From the publishers of THE HINDU
VOL.32 :: NO.40 :: Oct. 03, 2009
This edition of the ICC-Champions Trophy will be a short and snappy competition with the eight best teams in the world taking part.
But then, the turmoil in West Indies cricket has taken some sheen off the tournament. A second string side from the Caribbean does not quite fit into the concept of the Champions Trophy being a stage for the elite cricketing nations of the world.
There are huge hoardings in Sandton — the commercial hub of Johannesburg — announcing the arrival of the star-studded tournament.
Will the Champions Trophy be a success?
Jo’burg is a leafy city of boulevards, ups and downs, winding roads and sharp bends. The city is at an altitude of 1694 metres above sea level. Even as you drive around the city at night, you can see shimmering lights in the lower lying areas. This makes for spectacular viewing.
But nothing is brighter than the statue of Nelson Mandela in a square named after the freedom-fighter in a state-of-the-art shopping mall. The living legend — a symbol of sacrifice, peace and harmony — continues to be enormously popular. For millions, he remains a great source of inspiration.
The square itself, lined with bistros and restaurants, is buzzing with activity. There are children frolicking near the fountain. And countless visitors have their photographs taken next to the giant Mandela statue.
On the other side is a billboard indicating the number of days left for the 2010 football World Cup in South Africa. On this day, it reads 263. Yes, the countdown for the world’s biggest single sport event has begun.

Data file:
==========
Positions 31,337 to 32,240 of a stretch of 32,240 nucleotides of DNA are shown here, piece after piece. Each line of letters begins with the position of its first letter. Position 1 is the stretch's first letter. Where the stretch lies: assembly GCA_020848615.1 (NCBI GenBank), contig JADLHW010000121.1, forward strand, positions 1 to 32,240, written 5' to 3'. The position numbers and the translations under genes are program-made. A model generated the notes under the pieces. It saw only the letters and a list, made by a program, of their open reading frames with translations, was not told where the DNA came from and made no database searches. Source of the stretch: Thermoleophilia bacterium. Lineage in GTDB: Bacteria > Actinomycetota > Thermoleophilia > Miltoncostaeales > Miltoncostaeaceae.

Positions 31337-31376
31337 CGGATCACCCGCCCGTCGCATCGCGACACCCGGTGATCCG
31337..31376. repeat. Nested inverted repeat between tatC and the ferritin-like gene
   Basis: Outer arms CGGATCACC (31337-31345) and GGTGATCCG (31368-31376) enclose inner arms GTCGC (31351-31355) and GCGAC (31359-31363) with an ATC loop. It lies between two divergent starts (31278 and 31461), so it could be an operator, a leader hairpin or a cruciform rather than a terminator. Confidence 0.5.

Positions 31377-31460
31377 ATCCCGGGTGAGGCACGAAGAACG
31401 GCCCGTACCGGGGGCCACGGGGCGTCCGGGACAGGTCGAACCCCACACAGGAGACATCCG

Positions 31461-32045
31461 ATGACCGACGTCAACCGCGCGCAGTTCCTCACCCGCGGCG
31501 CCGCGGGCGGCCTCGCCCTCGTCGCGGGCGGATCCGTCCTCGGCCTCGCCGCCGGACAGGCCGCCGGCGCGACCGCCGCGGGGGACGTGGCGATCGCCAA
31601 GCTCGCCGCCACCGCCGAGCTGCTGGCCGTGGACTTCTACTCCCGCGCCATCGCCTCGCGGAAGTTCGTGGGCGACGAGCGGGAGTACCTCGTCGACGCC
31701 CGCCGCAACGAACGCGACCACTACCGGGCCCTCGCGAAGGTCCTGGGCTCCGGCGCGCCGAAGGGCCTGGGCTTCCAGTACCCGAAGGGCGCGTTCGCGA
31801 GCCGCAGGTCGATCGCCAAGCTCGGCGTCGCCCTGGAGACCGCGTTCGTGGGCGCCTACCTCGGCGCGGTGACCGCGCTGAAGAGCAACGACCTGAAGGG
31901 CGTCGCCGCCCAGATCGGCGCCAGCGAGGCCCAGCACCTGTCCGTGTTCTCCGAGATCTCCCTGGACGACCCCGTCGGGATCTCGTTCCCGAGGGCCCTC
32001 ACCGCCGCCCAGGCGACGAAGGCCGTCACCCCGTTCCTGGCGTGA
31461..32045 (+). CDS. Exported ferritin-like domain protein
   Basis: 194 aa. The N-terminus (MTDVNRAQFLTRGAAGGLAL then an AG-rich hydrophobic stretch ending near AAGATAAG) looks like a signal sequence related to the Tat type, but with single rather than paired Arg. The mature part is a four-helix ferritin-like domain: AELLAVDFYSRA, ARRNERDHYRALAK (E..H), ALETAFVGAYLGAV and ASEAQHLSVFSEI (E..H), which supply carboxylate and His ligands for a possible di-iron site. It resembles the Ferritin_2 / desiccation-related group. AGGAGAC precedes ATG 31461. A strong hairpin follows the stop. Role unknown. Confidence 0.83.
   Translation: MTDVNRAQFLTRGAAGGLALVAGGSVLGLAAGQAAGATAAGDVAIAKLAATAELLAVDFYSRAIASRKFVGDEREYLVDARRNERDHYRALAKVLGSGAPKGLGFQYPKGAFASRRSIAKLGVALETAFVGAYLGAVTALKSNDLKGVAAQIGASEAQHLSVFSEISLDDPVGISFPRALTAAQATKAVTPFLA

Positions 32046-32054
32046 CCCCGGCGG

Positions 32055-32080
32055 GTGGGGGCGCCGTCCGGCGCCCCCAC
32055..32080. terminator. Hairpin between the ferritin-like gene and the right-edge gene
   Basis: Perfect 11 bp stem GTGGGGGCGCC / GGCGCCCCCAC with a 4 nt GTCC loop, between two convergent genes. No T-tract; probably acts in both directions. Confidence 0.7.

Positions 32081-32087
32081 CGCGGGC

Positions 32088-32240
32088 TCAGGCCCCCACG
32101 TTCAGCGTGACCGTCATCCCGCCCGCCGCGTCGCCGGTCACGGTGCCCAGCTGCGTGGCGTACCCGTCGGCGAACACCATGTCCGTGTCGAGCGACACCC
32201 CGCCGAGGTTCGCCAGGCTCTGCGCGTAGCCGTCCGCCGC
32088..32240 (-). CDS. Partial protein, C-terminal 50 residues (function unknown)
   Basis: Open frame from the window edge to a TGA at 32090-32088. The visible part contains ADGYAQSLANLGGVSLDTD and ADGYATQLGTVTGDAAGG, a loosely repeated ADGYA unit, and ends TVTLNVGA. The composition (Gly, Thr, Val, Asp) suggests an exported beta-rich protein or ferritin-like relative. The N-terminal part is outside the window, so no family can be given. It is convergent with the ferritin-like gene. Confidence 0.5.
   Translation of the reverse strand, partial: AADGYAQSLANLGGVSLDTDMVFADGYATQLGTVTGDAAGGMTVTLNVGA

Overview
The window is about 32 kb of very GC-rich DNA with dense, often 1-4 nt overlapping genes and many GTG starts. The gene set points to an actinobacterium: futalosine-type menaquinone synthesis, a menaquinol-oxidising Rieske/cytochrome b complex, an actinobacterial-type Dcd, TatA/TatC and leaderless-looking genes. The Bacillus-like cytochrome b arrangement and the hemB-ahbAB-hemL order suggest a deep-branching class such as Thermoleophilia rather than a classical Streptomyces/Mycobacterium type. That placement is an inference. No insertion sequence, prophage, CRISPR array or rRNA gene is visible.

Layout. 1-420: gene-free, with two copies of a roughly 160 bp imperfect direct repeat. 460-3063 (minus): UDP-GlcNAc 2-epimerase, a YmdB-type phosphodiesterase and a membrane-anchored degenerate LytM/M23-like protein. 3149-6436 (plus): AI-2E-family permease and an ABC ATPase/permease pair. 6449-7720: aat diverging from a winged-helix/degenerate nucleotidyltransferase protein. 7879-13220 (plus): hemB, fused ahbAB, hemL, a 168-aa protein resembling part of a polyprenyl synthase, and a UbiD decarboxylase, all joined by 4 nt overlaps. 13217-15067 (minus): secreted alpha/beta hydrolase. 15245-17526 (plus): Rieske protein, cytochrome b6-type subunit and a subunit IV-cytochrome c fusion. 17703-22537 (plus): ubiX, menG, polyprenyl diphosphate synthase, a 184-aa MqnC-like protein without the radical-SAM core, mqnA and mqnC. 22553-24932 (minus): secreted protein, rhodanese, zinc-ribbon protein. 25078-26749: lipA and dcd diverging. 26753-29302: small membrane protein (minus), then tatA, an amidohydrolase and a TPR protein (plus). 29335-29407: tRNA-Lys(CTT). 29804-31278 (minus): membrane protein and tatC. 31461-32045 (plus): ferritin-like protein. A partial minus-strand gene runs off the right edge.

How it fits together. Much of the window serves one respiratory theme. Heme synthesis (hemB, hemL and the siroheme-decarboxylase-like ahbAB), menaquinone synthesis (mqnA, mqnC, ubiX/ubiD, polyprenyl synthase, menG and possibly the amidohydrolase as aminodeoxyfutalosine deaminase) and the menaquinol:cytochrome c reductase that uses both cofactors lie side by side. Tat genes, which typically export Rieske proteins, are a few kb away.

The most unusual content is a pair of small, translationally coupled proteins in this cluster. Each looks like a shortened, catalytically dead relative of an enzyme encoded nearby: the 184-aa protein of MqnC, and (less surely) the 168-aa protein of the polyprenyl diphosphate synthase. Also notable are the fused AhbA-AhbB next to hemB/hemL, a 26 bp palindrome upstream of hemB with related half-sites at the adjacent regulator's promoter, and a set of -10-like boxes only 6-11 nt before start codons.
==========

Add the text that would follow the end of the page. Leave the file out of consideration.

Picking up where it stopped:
South Africa awaits football’s premier event. Much of the infrastructure is ready and the security — a major concern — is being tightened.
The next day, Monday, it is off to the Centurion, which is a 90-minute drive — on busy days — from Johannesburg.
Centurion boasts of a spectacular cricketing ground in SuperSport Park, a rather open venue with hills in the background. From the Press box we can see vehicles zipping along the motorway.
Ahead of the tournament opener, the South Africans and the Sri Lankans practice with verve. The drummers and the dancers in traditional African costumes perform rehearsals.
The tournament comes at a time of considerable debate over the future of the 50-over format. South African skipper Graeme Smith says this would be testing time for the 50-overs-a-side in its present form. His Sri Lankan counterpart Kumar Sangakkara feels all the three forms should exist in harmony.
Much to the disappointment of the large home crowd, South Africa goes down to Sri Lanka. The match that gets underway under bright sunshine concludes, in a rather bizarre fashion, amidst thunderstorm and rain.
In the early South African summer, the weather is warm during the day but things can get very nippy at night. Fielding legend Jonty Rhodes, watching the game at the venue, believes all the Power Plays, including the one chosen by the batting side, should be taken before the 31st over to make the middle-over phase more interesting. The man who innovated during his time is never short of ideas.
The next day, Sachin Tendulkar, Harbhajan Singh and Yuvraj Singh, are spotted heading to an Indian restaurant at Sandton. They present a happy picture.
Then, we get the news of Yuvraj breaking a finger during practice and being ruled out of the tournament. Fortunes can change quickly in cricket as in life.
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